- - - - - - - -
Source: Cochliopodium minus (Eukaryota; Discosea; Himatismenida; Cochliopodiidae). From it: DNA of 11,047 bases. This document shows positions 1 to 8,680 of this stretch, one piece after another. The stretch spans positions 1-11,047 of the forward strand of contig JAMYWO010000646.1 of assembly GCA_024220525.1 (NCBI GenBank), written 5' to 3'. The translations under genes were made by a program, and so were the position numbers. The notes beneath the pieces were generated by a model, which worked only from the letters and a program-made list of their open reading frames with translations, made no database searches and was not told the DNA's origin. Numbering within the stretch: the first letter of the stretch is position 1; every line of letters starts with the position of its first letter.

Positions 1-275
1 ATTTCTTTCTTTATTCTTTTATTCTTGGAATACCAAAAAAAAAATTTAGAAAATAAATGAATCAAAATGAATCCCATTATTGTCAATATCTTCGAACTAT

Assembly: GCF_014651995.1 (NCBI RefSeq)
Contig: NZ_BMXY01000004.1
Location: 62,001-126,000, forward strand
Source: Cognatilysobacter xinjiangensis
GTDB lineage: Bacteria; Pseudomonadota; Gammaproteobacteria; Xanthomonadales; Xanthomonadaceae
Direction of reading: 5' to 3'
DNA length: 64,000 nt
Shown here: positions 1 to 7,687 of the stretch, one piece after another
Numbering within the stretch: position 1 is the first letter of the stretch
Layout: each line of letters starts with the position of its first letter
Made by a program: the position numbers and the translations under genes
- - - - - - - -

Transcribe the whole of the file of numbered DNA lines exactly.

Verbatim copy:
Source: Cochliopodium minus (Eukaryota; Discosea; Himatismenida; Cochliopodiidae). From it: DNA of 11,047 bases. This document shows positions 1 to 8,680 of this stretch, one piece after another. The stretch spans positions 1-11,047 of the forward strand of contig JAMYWO010000646.1 of assembly GCA_024220525.1 (NCBI GenBank), written 5' to 3'. The translations under genes were made by a program, and so were the position numbers. The notes beneath the pieces were generated by a model, which worked only from the letters and a program-made list of their open reading frames with translations, made no database searches and was not told the DNA's origin. Numbering within the stretch: the first letter of the stretch is position 1; every line of letters starts with the position of its first letter.

Positions 1-275
1 ATTTCTTTCTTTATTCTTTTATTCTTGGAATACCAAAAAAAAAATTTAGAAAATAAATGAATCAAAATGAATCCCATTATTGTCAATATCTTCGAACTAT

Assembly: GCF_014651995.1 (NCBI RefSeq)
Contig: NZ_BMXY01000004.1
Location: 62,001-126,000, forward strand
Source: Cognatilysobacter xinjiangensis
GTDB lineage: Bacteria; Pseudomonadota; Gammaproteobacteria; Xanthomonadales; Xanthomonadaceae
Direction of reading: 5' to 3'
DNA length: 64,000 nt
Shown here: positions 1 to 7,687 of the stretch, one piece after another
Numbering within the stretch: position 1 is the first letter of the stretch
Layout: each line of letters starts with the position of its first letter
Made by a program: the position numbers and the translations under genes